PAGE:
The setting up and growth of immigrant detention centers was one of the most controversial parts of former president Barack Obama’s immigration policy.
His successor Donald Trump is considering an expansion of the centers.
In January, The Hill reported Trump’s transition team asked the Department of Homeland Security about the agency’s ability to expand the use of its immigrant detention centers.
The report was originally sourced from Reuters. It said the team requested a large dossier of immigration information including details of the aerial surveillance effort. This program was set up by Obama in 2010. The aerial surveillance was intended to apprehend drug trafficking and illegal immigration along the U.S.-Mexican border. It was later discontinued by Obama.
Reuters reported the requests were made at a meeting on Dec. 5 between immigration officials and the transition team.
The team was also reported to be seeking information about the feasibility of building a border wall.
Trump made the building of a border wall a centerpiece of his election campaign. He said he would make Mexico pays. He later suggested U.S. taxpayers would pay but he would force Mexico to reimburse them.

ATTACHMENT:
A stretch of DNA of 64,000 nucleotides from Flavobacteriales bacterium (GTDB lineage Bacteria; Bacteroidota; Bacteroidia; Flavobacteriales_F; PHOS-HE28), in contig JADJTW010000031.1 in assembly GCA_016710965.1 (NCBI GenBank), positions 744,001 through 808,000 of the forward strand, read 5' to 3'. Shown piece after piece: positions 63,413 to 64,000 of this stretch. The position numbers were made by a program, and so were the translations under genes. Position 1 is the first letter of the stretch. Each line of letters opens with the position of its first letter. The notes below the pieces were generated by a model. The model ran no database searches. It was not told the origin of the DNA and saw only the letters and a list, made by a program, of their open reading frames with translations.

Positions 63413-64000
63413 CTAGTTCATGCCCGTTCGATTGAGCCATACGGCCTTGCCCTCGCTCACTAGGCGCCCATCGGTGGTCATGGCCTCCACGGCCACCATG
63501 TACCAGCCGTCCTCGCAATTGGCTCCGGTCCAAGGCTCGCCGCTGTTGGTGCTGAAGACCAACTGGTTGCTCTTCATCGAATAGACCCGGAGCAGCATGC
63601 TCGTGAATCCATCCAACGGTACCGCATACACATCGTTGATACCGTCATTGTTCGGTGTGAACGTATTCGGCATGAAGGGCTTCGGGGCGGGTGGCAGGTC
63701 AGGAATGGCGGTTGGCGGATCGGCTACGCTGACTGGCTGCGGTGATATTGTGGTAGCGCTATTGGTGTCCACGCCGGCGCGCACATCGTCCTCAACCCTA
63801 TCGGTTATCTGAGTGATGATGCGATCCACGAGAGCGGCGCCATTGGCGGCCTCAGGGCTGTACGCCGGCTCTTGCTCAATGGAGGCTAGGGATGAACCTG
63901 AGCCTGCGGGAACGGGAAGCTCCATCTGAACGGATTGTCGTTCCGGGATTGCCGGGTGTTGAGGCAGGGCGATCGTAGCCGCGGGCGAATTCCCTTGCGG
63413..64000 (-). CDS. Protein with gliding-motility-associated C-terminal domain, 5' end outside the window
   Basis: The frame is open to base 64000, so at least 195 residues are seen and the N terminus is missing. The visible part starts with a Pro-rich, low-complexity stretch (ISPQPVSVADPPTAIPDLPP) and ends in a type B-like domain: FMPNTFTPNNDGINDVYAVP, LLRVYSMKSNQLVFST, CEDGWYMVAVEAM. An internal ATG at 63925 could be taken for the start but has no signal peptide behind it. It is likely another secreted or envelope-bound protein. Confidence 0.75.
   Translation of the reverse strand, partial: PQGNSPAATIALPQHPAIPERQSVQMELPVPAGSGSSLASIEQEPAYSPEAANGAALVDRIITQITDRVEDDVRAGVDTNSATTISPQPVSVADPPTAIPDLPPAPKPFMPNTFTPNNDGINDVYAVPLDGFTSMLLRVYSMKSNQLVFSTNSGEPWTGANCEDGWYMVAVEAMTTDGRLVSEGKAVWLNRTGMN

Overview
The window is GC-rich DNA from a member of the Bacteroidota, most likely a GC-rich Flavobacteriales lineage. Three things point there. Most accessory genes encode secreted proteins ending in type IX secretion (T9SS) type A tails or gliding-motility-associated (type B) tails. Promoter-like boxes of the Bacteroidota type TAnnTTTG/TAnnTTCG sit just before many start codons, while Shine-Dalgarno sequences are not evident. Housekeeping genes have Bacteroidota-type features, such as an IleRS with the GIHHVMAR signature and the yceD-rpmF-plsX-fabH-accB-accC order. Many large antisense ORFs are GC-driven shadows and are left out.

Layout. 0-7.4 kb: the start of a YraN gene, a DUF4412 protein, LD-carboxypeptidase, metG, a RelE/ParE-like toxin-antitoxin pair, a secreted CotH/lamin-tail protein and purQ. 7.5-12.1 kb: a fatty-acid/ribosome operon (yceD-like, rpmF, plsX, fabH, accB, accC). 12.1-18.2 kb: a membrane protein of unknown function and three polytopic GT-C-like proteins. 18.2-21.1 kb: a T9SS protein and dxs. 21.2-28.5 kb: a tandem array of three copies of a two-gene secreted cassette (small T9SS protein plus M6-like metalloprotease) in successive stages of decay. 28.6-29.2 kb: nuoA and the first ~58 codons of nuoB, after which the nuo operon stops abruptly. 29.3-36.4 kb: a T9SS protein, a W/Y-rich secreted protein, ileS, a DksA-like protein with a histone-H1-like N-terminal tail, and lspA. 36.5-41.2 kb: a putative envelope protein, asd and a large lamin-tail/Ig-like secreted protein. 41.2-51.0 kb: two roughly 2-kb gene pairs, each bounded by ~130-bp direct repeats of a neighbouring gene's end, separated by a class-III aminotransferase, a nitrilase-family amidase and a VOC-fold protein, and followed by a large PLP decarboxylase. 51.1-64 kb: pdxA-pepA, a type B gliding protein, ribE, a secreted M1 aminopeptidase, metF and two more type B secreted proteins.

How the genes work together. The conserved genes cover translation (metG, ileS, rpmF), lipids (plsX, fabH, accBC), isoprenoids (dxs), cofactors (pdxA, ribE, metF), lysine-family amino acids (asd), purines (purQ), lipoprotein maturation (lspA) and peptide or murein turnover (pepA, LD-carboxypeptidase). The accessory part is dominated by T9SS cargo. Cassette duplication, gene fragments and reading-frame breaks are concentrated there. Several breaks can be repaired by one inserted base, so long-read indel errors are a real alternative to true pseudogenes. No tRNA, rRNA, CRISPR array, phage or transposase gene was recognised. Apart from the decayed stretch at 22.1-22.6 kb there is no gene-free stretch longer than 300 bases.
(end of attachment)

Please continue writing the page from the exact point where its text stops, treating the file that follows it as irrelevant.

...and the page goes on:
Mexico has consistently stated it will never finance a wall. Many prominent politicians said they are concerned about the cost.
The United States Has More than 180 Immigrant Detention Centers
The United States has as many as 180 immigrant detention centers, reports NOLO. Texas houses some of these facilities. Typically, they are in rural areas far away from cities.
There are government-run and private centers. U.S. Immigration and Customs Enforcement (ICE) lists 21 of its facilities in Texas.
The centers are controversial. Typically, families are broken up with men and women being housed separately. Some centers have immigration courts and asylum offices inside their perimeters.
Detention Watch Network says the United States already has the largest immigrant detention center network in the world. It says in 2013, about 441,000 people were detained in a “sprawling system.”
ICE is required to maintain at least 34,000 detention beds at any one time. It relies on a network of county jails and private facilities, states Detention Watch Network.
The network’s Expose and Close report in 2012 listed alleged poor conditions at many of these facilities including inadequate access to medical care and legal counsel.
The controversy over indefinite detention in these facilities was challenged in the case of Jennings v. Rodriguez in the U.S. Supreme Court in 2016. The case concerned mandatory bond hearings for immigrants facing deportation hearings.
As well as looking at data on immigration detention centers, Trump’s transition team demanded all executive orders and directives sent to immigration officials by the Obama administration.
On the campaign trail, Trump pledged to deport every undocumented immigrant in the country.
He softened his tone in December when he said he would immediately focus deportations on up to 3 million illegal immigrants with criminal records.
His timetable would necessitate an expansion of immigrant detention facilities in the United States.
This is a time of extreme uncertainty for undocumented immigrants. If you are facing detention and deportation, we can help you. Call our Austin immigration lawyers at (512) 399-2311.